A group consisting of University of Texas donors, former athletes, and sports marketer Nick Shuley announced the launch of an eight-figure NIL program, Clark Field Collective, on Wednesday.
The collective has secured an initial commitment of $10 million for Texas NIL (name, image and likeness) activities, “with the ultimate goal of having the largest dedicated fund in the country for college athletes.”
Unaffiliated with the university, the collective has been created in order to assist the school’s varsity athletes in cultivating and facilitating NIL opportunities in conjunction with businesses, donors and fans.
“It is the game-changer,” Shuley told ON3’s Eric Prisbell. “This is the program that Texas deserves, and if we’re going to do something at the University of Texas, it needs to be done right.”
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Shuley, a veteran marketer who has run successful marketing efforts for names suchlike Bo Jackson and Lance Armstrong, will serve as the CEO with a Board of Directors composed of business leaders and former athletes associated with the university, including former Texas basketball player and nine-year NBA veteran TJ Ford.
“The best University in the country deserves an NIL program to match,” Ford said. “With Austin now home to some of the biggest businesses in the world, we knew there was an easy way to connect the business community to athletes while creating something that not only facilitates opportunity, but also educates and helps prepare them for life after sports.”
Shuley told ON3 that the collective hopes to be a “one-stop fund” to be spread across all sports for NIL activities, such as endorsements, autographs and appearances.
There is expected to be both a broad executive board and sport-specific boards. Ford, for example, will serve as a basketball board member.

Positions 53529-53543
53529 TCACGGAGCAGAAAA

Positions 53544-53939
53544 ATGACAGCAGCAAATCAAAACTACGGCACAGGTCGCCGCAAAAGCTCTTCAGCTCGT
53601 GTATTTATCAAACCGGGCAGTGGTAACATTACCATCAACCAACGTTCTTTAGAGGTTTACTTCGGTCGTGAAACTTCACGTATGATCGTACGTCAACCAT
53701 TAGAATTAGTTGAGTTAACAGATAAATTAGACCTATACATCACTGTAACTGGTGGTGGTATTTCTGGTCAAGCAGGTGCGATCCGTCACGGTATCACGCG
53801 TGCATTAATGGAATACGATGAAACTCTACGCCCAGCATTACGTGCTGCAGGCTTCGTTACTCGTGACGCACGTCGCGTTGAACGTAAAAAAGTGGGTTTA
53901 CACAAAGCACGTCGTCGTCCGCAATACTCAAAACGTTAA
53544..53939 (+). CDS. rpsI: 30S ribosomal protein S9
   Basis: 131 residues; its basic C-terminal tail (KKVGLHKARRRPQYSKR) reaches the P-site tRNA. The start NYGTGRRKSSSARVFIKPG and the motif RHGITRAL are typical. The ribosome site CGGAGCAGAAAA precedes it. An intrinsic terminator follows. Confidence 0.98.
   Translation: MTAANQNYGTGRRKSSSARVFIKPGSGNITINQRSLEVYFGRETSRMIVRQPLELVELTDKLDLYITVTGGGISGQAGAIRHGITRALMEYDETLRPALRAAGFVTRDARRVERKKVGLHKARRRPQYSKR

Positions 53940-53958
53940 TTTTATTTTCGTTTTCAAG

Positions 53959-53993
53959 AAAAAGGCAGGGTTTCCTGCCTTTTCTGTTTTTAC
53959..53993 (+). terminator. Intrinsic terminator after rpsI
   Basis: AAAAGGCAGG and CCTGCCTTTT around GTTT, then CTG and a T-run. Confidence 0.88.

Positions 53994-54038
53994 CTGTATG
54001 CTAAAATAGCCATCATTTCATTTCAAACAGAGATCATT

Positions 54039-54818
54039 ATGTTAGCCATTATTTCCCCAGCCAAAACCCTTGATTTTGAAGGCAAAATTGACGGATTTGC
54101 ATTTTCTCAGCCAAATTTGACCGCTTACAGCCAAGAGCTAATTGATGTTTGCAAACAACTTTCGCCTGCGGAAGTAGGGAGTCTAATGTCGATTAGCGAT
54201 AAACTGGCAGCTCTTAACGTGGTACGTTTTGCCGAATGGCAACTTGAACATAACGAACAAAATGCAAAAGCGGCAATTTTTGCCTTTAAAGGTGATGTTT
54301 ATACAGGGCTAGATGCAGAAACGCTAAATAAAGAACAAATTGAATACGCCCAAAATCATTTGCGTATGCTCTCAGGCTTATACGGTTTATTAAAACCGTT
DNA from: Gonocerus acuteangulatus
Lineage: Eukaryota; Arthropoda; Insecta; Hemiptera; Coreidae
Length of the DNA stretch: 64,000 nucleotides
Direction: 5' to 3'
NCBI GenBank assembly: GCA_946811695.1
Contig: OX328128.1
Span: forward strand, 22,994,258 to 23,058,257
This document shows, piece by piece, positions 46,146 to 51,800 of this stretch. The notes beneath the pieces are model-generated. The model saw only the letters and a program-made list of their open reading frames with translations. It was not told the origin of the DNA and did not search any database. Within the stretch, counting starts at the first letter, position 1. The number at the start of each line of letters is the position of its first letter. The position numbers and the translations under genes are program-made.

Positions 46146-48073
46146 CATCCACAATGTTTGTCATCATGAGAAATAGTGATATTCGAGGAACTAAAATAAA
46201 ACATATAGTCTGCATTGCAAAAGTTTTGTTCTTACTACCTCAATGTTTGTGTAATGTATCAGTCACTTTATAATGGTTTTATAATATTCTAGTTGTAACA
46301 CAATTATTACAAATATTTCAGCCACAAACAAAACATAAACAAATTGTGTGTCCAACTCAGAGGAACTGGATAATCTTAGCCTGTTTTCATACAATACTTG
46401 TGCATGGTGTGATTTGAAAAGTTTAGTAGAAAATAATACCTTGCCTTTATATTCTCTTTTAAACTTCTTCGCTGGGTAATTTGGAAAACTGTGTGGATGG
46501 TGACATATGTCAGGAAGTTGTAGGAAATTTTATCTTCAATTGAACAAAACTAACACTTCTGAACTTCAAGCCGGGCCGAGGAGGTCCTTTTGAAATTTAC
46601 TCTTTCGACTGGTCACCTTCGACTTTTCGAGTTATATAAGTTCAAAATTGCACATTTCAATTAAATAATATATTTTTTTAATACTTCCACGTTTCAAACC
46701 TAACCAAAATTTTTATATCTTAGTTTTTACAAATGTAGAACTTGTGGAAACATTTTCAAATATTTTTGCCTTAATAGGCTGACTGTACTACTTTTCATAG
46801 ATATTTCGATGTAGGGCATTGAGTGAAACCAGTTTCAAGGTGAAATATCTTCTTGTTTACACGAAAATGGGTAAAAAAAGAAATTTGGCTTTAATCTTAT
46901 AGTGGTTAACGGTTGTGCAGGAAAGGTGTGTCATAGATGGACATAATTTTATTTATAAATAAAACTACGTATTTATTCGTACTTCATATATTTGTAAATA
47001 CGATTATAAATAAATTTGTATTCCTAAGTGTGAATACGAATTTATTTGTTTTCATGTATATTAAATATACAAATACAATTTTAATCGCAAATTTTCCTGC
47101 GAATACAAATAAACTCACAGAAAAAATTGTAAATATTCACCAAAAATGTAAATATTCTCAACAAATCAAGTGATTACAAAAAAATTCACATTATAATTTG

“This plan will help ensure that all sports will have focused boards, leaders, and representatives to ensure their individual success in the NIL space,” said Shuley. “Businesses, donors, and fans can work with their sport/athlete of choice by executing proper legal NIL contracts.”
Expected to be a format easily copied by other schools with deep pockets, Texas finds itself in a powerful position with such a wide array of alumni support.
“We have a unique setup here at Texas where we have the biggest and best and most prominent donors, in my opinion,” Shuley told ON3. “That definitely sets us apart from other universities. There is no reason we shouldn’t line all that up so everyone benefits. . . . There are so many opportunities to work with some of the best brands just in our backyard.”
The news of this new collective comes shortly after Texas Athletics announced it would begin paying eligible student-athletes $5,980 per year, the legally established maximum after the Supreme Court’s decision in the Alston v. NCAA case. This is something expected to be adopted by the majority (if not all) schools in Power Five Conferences, but it’s clear schools with financial advantages could begin to further distance themselves from the pack in terms of recruiting. With the announcement of the Clark Field Collective, Texas continues to push the pace in that regard.
“This setup will ensure access to participation for all who are interested in this important opportunity,” added Shuley.
“The generosity and savviness of our donors has allowed us to launch with real financial backing. Through a multi-tiered approach beginning with the donors, followed by major brand participation and ultimately brand building, we will create something that allows for stability, sustainability and growth over the years at Texas.”